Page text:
What to do about bonds and preferred shares now

The US Federal Reserve continues to tighten its monetary policy which causes bond yields to move higher. You should maintain a short duration for your bond holdings by transitioning into higher coupon, shorter-term maturities.

What to do about bonds now

Bonds_and_Preferred_SharesSince our last update on bonds, the FTSE TMX Universe Bond index has continued to decline, though it has rallied a bit sometimes. Consequently, the index is now down nearly one per cent since the beginning of the year, compared with a 0.5-per-cent loss four weeks ago. Government bonds continue to lead the decline—down 1.1 per cent versus a 0.5-per-cent loss for corporate bonds.

The main cause of negative bond returns this year is the US Federal Reserve, which continues to tighten monetary policy as the US economy strengthens. Central banks around the world are expected to follow similar paths as the year progresses, which should cause bond yields to move higher still.

Our current recommendation is to maintain a short duration for your bond holdings by transitioning into higher coupon shorter maturities such as the Telus 5.05s of July 23, 2020; the Fairfax 5.84s of October 14, 2022; and the BC 8.75s of August 19, 2022.

What to do about preferred shares now

We continue to prefer floating-rate preferreds over straight, fixed-rate perpetual preferreds right now. That’s because we expect interest rates to continue to increase from their current levels. Thus the floating dividend rate will cushion some of the price sacrifice that non-floaters are likely to experience.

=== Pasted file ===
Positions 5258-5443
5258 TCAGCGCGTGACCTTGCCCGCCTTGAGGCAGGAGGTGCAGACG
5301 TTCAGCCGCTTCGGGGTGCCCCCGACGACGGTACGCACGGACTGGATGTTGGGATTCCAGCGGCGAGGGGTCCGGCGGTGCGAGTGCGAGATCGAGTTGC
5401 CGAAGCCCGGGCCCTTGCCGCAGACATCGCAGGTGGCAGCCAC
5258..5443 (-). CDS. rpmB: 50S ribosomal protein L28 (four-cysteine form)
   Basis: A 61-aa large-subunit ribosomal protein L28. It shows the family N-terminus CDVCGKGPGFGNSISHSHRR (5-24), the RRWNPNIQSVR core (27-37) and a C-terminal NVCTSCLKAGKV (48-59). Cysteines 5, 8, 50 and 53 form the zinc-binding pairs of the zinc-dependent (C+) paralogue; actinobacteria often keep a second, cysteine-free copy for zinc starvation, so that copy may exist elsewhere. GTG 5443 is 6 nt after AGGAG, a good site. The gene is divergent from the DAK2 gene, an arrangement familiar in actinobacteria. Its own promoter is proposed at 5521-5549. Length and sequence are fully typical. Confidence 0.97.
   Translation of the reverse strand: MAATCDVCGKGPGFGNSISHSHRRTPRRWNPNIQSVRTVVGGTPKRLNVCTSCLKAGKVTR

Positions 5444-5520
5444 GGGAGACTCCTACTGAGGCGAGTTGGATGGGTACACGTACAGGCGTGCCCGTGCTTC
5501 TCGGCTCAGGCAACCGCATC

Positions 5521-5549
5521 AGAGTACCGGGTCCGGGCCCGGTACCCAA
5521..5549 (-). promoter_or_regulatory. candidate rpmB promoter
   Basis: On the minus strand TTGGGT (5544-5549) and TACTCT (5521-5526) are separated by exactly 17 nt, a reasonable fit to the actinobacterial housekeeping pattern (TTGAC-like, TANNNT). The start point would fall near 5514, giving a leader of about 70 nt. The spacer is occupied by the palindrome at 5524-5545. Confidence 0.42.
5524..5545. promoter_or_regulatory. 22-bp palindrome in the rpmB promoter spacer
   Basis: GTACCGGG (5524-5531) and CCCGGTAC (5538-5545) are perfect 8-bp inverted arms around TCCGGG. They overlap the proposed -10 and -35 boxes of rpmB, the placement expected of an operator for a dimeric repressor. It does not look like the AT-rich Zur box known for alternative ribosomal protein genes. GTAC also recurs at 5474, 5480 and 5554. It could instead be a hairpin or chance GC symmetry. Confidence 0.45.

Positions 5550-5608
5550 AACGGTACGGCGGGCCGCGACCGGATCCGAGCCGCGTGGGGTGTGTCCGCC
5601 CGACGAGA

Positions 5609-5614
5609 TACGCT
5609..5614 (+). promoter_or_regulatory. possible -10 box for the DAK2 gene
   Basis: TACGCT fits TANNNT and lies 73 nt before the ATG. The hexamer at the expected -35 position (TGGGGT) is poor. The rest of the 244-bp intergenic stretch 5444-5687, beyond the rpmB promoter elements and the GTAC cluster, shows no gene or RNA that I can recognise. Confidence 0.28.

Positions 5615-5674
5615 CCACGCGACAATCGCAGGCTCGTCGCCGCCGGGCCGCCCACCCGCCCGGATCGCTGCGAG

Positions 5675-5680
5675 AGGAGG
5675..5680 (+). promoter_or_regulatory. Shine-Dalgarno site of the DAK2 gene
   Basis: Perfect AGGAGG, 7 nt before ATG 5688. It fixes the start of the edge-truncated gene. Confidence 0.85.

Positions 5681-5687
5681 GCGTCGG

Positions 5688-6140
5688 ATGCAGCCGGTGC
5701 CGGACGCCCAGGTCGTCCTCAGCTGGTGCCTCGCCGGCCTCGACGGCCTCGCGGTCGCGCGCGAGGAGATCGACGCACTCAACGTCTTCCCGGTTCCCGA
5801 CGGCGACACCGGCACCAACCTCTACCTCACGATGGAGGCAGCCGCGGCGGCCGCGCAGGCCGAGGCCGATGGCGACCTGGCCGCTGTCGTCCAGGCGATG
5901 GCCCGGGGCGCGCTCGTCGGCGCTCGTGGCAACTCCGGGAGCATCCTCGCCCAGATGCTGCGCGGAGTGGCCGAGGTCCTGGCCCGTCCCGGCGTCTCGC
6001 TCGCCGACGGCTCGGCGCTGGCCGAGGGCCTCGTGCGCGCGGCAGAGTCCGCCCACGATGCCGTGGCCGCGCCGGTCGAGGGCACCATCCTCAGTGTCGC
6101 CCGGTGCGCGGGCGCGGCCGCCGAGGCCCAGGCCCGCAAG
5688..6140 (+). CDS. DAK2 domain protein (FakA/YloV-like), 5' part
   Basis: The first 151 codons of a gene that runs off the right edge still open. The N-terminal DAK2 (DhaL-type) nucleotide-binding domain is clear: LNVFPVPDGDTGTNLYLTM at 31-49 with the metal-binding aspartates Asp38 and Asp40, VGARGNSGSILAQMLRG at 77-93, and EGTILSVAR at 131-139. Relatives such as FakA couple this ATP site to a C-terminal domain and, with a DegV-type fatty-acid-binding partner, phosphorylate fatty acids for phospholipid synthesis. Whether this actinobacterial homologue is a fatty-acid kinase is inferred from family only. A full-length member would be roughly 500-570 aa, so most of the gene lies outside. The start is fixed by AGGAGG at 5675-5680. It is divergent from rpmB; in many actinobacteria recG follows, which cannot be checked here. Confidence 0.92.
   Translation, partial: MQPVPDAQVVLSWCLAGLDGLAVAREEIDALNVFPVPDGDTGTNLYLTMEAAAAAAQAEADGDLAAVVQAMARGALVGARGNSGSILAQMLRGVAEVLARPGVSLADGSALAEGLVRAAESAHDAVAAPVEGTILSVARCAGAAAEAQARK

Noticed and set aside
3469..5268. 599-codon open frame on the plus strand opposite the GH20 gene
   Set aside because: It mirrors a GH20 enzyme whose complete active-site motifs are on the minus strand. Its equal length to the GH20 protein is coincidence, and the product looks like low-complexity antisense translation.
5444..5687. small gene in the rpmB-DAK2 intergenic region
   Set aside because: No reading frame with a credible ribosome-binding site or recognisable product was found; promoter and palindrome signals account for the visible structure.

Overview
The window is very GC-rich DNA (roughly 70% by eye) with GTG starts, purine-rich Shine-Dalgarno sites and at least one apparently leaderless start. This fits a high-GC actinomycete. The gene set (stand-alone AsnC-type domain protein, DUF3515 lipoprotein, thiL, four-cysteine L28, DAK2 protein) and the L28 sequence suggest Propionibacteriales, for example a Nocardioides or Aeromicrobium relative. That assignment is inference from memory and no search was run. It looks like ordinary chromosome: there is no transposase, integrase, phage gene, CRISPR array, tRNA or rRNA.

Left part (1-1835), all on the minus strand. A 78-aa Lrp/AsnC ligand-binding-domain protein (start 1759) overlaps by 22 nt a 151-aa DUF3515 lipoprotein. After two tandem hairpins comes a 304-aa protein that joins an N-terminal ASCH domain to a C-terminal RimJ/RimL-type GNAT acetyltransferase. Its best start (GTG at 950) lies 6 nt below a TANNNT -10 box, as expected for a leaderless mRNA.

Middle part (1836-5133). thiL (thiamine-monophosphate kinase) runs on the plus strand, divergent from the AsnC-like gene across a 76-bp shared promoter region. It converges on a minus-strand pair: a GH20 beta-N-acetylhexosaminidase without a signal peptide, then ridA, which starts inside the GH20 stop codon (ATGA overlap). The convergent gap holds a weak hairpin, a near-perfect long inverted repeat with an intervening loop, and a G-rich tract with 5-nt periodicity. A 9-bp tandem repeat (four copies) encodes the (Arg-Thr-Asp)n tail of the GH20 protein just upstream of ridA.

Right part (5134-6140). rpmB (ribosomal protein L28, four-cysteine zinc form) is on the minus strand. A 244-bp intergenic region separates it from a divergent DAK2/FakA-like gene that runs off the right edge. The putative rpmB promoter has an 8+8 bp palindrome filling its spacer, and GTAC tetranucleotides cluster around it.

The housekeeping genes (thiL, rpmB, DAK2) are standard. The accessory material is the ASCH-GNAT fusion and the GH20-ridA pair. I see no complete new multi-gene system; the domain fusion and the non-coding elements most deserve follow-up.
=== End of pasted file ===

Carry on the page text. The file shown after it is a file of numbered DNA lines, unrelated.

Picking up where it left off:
Over the past month, four of our six floaters have fallen in price, bringing their average yield to 3.37 per cent. With the dividend tax credit and the chance to earn higher returns as interest rates rise, a current yield of 3.37 per cent is not bad.

Alternatively, the average current yield on our three fixed-rate perpetual preferred selections is 5.34 per cent, significantly higher than our floaters. However, the prospects for their share prices are negative in a rising rate environment. We recommend you hold any fixed-rate preferreds you already have, and add to them for the long term if their yields move above 5.5 per cent.

In general, though, new money invested in preferreds should be mainly directed to our floaters.

This is an edited version of an article that was originally published for subscribers in the May 18, 2018, issue of Money Reporter. You can profit from the award-winning advice subscribers receive regularly in Money Reporter.

Money Reporter, MPL Communications Inc.
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